Texas Tech’s meteoric rise to the heights of college basketball is the kind of climb that redefines a program’s perception. The Red Raiders have won 11 NCAA Tournament games over the last four seasons that the dance was held. The program hasn’t had a losing season in seven straight years. Of course, there’s been heartbreak, shortcomings and pain — this is still college basketball — but it’s been many more ups than downs for the Red Raiders over the last few years. Perhaps that’s a big reason why this season feels like such a surprise.
The Red Raiders are 0-4 to start Big 12 play for the first time since 2015 when they finished the season with just three conference wins. The team has collectively turned the ball over 65 times in those four games, with only 39 assists to show for it. Their cakewalk of a non-conference schedule has a win against Louisiana Tech at the top of their resume in mid-January. Sure, it’s early, but Texas Tech is facing the very real possibility of missing the tournament for the first time since 2017.
What’s gone wrong? How have things seemingly fallen apart so quickly? Just last year, Texas Tech was undefeated at home and took a Duke team full of NBA players down to the wire in the Sweet 16. It’s no surprise that the Red Raiders were subject to the churn of college basketball last offseason. Key seniors Bryson Williams, Adonis Arms, Davion Warren and Marcus Santos-Silva exhausted their eligibility, while Kevin McCullar, Terrence Shannon Jr. and Clarence Nadolny sought a change of scenery. The roster looks drastically different this season, something fans of the program have had to grow accustomed to. But what’s unsettling is that the product of basketball this season has been unrecognizable from the standard the program has set for itself.
Texas Tech and elite defense have gone hand-in-hand over the last few seasons. That trend seemed likely to continue with Mark Adams — the so-called architect of the no-middle defensive scheme — taking over as the program’s head coach last season. Year one was a success, as Texas Tech finished the year with the best defensive efficiency in the country. Year two is dangerously close to ending up as one of the worst defensive years in the program’s recent history.
On paper, the numbers aren’t terrible. As of publishing, Texas Tech is 36th in KenPom’s Adjusted Defensive Efficiency. That’s a placement many programs would be happy with, but it’s lower than the Red Raiders have ranked in years. So far this season, Texas Tech is holding opponents to 41.1% shooting from the field (81st out of 363 DI teams), 46.5% on two-point attempts (87th), and 32.9% from deep (171st). Viewed in a vacuum, those numbers are average at worst. But the problem is that over the years, Texas Tech has relied on elite defense to compensate for the lack of offense. This year, the Red Raiders are scrambling on both ends of the floor.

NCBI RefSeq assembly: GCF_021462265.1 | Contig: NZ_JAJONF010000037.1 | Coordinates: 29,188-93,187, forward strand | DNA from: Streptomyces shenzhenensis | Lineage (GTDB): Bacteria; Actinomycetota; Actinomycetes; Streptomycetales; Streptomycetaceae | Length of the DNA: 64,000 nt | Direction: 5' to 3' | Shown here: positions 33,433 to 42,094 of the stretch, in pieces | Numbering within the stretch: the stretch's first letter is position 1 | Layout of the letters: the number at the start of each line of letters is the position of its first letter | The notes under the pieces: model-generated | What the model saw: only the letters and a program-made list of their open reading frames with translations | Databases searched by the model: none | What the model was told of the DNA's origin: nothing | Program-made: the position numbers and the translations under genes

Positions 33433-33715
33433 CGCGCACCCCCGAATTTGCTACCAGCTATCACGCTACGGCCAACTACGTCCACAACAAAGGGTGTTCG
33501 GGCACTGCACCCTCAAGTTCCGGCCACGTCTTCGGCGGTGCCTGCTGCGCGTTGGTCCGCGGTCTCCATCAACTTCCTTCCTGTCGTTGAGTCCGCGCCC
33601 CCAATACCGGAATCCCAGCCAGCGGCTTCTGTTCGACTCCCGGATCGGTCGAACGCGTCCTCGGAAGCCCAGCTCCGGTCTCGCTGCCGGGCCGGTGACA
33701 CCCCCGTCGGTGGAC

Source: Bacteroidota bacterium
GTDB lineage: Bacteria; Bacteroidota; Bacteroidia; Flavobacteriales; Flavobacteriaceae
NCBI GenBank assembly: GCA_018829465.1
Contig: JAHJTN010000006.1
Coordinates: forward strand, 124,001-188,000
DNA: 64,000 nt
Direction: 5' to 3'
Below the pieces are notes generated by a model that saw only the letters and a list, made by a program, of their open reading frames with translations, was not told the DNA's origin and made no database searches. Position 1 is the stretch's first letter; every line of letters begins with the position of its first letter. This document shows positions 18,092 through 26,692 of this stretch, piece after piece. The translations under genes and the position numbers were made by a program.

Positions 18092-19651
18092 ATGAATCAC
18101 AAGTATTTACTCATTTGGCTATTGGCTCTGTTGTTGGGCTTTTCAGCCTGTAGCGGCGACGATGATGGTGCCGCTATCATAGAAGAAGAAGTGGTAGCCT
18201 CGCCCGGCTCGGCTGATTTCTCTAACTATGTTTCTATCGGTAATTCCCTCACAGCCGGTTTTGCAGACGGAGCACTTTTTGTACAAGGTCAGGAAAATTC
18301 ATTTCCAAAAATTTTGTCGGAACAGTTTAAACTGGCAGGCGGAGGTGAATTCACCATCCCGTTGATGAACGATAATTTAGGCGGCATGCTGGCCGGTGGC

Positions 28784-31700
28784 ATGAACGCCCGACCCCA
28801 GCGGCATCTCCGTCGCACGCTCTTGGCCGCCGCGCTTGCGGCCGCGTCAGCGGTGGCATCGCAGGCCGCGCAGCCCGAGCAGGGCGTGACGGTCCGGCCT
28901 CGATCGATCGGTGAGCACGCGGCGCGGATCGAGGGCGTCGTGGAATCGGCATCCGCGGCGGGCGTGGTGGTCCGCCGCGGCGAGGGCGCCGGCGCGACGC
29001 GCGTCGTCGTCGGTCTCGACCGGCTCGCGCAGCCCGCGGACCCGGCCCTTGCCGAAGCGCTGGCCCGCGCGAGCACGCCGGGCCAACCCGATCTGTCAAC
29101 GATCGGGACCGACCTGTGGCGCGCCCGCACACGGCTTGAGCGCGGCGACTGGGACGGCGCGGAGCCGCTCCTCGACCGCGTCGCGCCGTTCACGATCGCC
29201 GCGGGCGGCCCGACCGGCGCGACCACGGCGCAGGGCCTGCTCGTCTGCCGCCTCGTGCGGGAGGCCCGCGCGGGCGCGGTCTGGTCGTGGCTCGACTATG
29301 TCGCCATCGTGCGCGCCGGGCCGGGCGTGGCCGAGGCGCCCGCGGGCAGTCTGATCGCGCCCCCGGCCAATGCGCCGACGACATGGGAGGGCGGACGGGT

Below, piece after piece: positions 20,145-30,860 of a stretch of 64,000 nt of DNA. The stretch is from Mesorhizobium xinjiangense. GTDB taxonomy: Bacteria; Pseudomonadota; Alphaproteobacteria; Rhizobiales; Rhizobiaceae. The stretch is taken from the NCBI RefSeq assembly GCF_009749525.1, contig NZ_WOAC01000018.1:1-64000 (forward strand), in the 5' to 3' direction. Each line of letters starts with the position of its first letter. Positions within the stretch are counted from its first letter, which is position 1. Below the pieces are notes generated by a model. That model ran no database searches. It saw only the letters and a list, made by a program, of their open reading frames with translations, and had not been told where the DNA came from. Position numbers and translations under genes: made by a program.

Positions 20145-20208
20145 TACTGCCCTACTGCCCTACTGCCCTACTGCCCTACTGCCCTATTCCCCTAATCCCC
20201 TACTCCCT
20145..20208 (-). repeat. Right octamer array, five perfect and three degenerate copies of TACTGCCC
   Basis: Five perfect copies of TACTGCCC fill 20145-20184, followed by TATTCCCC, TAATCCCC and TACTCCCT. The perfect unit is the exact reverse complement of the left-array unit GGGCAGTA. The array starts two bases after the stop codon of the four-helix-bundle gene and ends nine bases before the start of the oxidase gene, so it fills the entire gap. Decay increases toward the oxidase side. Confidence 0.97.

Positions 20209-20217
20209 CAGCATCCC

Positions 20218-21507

Texas Tech is currently scoring 107.1 points per 100 possessions. If the season ended today, that’d be the worst offensive efficiency in a season by the Red Raiders since 2014-15. The offense has been generating high-quality shots, totaling an effective field goal percentage of 55% so far this season (23rd in DI). The problem is they aren’t getting enough of them.
The offense is playing slow, which comes as no surprise to those who have watched this program for the last few years. The run-and-gun offense Steve Green was expected to bring to the program didn’t seem to make the trip from Levelland. Texas Tech is 302nd in the country in field goal attempts per game and 236th in three-point shots per game.
There’s been so much ink spilled about the turnovers this season that this paragraph may be beating a dead horse, but it needs to be addressed. Texas Tech is turning the ball over on 20.8% of its possessions, placing them at 298th in turnover rate. The only player who has multiple assists and a positive assist-to-turnover ratio in Big 12 play is true freshman Lamar Washington (8 AST, 3 TO). Kevin Obanor — the most experienced player on this team and one of the more experienced players in the conference — has 2 assists to 17 turnovers in four Big 12 games this season. A big man being responsible for that many touches indicates something concerning about the scheme, but it’s still an issue that’s hindering him from becoming the player I’ve been waiting for him to be.